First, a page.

However, life has not offered the expected to the once-highly rated Thrashers prospect. In December, Esposito needed surgery on the ACL in his right knee for the second time within a year -- meaning that in the last 12 months, he has only 12 games of American Hockey League action to show for in the way of a budding career.
Amid that hardship, Esposito has shown a resiliency that he will need to continue to draw upon to arrive at his ultimate destination. By the end of July, he was skating hard for the first time in more than seven months, and more recently he has participated in informal workouts at the Thrashers' suburban practice facility with other players the team has under contract.
It's quite a comedown for a player once expected to step into the League and become a star.
"He was rated the No. 1 pick in the draft," Thrashers general manager Rick Dudley said. "They put him up on a pedestal. Mario Lemieux -- I don't think he's going to be that. But he has all kinds of assets.
"I don't think he's a 200-point scorer. The expectations, from a province [Quebec] so hockey-crazed, built him up into something he shouldn't have been. I can tell you this: I've been impressed from the first day I met him. He's genuine and hard-working and he gets along with everybody and works his [rear end] off all the time."
Dudley also wanted to dispel another notion about Esposito that has become widespread and perhaps was among the factors that caused him to fall from a potential No. 1 overall pick to No. 20 where he was selected by Pittsburgh in 2007. Esposito, Dudley said, is not a prima donna.
"Nothing like that at all," he said. "He's one of the best kids. He wants nothing more than to play. Give him a role and he'll do it."
Esposito proved that in 2009 with Team Canada's gold medal-winning team in the World Junior Championships. Having been cut three times before in his attempt to make the team, he went out for the fourth time. People told him he was crazy.
"Growing up as a kid, I always wanted to play on that team," he said.
His roommate at the tryout camp was Patrice Cormier. They were longtime rivals in the Quebec Major Junior Hockey League -- playing against each other 10 times a year and almost coming to blows on one occasion -- but they were the only French Canadians at the camp.
Players who failed to make the team were notified by phone. Those who made it received a knock on the door.
"We didn't get a phone call so we got to celebrate together, me and him, and got a big hug," said Cormier, now a fellow Atlanta prospect who is also working out and trying to make the team as a rookie. "It was a pretty special moment to share with him."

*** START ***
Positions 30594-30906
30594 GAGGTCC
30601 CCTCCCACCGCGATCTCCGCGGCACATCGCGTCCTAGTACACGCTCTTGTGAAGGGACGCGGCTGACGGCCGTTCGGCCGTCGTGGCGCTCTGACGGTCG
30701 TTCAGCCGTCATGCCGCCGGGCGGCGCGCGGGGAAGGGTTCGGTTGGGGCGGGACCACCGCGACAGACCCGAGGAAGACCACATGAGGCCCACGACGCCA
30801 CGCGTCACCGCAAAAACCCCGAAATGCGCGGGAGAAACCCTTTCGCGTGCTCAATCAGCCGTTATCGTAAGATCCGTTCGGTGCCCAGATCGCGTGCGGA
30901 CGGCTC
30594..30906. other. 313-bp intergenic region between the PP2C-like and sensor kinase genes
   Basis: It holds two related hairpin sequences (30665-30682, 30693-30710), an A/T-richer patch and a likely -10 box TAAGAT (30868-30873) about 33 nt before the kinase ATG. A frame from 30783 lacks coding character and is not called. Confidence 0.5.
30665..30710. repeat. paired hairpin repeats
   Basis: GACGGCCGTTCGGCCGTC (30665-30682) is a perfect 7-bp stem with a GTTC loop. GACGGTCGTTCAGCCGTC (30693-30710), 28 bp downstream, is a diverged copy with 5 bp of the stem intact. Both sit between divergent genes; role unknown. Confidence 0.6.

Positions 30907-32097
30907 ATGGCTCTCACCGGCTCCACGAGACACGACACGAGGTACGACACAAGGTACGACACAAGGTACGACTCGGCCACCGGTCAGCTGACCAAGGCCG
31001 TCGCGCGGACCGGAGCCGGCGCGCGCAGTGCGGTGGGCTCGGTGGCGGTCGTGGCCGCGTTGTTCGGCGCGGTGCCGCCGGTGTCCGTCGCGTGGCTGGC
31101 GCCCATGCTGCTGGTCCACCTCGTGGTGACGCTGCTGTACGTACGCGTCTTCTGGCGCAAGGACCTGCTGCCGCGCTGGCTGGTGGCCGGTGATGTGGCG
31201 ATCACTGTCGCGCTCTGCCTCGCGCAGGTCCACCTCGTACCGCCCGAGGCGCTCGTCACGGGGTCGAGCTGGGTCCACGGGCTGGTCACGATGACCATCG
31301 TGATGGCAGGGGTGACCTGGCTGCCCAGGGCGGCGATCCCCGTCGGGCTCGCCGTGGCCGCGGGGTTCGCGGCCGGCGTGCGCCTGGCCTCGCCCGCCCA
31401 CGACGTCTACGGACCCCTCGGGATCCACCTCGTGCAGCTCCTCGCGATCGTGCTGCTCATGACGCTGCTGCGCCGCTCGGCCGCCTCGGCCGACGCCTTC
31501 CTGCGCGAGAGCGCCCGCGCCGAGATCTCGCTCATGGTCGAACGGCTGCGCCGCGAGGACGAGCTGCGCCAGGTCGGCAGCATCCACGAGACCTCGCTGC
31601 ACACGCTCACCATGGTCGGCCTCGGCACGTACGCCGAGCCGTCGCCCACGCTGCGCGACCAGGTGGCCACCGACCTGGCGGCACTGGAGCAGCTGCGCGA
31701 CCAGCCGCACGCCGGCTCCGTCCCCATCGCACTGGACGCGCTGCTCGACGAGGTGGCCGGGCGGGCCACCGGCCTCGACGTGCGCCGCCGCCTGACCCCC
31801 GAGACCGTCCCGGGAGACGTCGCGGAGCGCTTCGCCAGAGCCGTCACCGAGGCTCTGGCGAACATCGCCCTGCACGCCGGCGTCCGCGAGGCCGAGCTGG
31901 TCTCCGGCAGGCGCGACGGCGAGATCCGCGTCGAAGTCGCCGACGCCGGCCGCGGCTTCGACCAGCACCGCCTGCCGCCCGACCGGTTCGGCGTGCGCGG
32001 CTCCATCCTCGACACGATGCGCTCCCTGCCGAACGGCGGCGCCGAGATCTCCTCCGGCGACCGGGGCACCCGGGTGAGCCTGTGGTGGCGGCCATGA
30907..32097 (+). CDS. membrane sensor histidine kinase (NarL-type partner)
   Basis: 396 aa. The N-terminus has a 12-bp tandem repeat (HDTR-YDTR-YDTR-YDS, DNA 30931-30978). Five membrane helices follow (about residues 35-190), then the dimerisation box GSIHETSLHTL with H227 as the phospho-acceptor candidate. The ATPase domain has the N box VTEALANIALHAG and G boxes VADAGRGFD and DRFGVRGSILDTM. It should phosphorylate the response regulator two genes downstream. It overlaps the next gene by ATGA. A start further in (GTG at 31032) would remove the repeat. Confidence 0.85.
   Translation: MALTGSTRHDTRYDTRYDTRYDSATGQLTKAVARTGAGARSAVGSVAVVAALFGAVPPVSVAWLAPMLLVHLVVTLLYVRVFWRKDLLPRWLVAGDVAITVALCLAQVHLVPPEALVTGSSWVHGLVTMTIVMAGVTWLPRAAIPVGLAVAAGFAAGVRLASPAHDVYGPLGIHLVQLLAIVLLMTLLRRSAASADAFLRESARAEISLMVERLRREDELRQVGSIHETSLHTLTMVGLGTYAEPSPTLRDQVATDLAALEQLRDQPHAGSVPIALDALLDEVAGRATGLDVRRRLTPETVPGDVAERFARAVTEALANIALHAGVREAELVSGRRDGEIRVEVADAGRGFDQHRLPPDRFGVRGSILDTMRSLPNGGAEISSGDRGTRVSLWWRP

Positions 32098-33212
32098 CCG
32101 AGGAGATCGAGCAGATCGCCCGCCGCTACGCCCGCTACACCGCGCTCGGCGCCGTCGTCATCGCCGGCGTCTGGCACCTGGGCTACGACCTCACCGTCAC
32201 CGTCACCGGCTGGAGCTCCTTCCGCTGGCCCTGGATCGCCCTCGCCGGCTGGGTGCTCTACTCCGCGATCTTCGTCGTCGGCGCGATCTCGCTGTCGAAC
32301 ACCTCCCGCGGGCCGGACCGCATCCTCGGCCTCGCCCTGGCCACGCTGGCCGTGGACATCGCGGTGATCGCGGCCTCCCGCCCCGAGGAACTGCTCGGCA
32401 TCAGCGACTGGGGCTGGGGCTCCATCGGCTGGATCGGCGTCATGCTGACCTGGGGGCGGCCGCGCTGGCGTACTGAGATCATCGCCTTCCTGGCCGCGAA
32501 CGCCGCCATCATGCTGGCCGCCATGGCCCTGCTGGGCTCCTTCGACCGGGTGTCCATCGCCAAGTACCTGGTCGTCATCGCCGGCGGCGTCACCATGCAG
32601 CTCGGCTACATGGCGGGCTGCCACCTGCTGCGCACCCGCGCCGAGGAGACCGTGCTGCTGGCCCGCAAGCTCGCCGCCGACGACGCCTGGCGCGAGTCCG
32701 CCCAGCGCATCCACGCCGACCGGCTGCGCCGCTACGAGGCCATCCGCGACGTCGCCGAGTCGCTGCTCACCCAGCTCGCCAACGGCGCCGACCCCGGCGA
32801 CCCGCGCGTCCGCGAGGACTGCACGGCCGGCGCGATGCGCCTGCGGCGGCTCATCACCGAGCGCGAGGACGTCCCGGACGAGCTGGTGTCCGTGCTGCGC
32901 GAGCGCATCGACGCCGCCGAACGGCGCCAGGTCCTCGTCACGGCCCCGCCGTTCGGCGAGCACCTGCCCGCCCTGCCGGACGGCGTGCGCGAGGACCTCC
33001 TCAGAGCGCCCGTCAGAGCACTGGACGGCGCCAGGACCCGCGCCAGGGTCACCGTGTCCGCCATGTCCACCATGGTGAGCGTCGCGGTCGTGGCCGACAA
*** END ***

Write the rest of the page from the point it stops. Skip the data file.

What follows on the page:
A top scorer in the Quebec Major Junior Hockey League, Esposito was asked to play a role at the WJC. He did -- and he excelled at it, starting on the fourth line and killing penalties. By the gold medal game, he was playing on the first line and scored a goal.
"I went in there and I think I kind of stepped up my game there," he said. "I just worked hard and I just took it day by day there and things went my way."
On a Thrashers team that returns four players who have reached the 20-goal plateau at the NHL level and which also includes the likes of up-and-comer Evander Kane, the No. 4 pick in 2009, and playoff star Dustin Byfuglien, Esposito is not going to crack the lineup as a top-six forward. Again, he will have to find a role.
"You have to have some people on your roster who can create turnovers and bump and grind and play well defensively," Dudley said. "[Esposito] does have the speed. He can contribute offensively and can have a pretty well-rounded game. He can be a top-nine forward. He has the speed to forecheck."
Said Esposito: "I'm ready to adapt. I know what kind of player I am. My game's built around my speed and I open the ice for my linemates and I've just got to make sure I play physical and an aggressive game."
Esposito came to Atlanta in a 2008 deadline deal in which the Thrashers sent Marian Hossa to Pittsburgh in exchange for Colby Armstrong, Erik Christensen, Esposito and a first-round pick.
Armstrong and Christensen have since departed Atlanta while Hossa has gone on to become the first NHL player to play in three straight Stanley Cup Finals with three different teams, finally winning in 2010 with Chicago. If Esposito can become an effective player, Atlanta will be able to show something for the trade besides one 20-goal year from Armstrong.
Dudley was asked if he thought Esposito would make the team.
"I don't know," he said. "This will be an interesting camp. I've been watching him skate with a number of NHL players. It's not camp and it's not game time, but he looks good. He looks real good. Last year he was a ways off, but now I'd say he's much closer.
"But we'll see. The Atlanta Thrashers would be thrilled if he could get to this level as quickly as possible."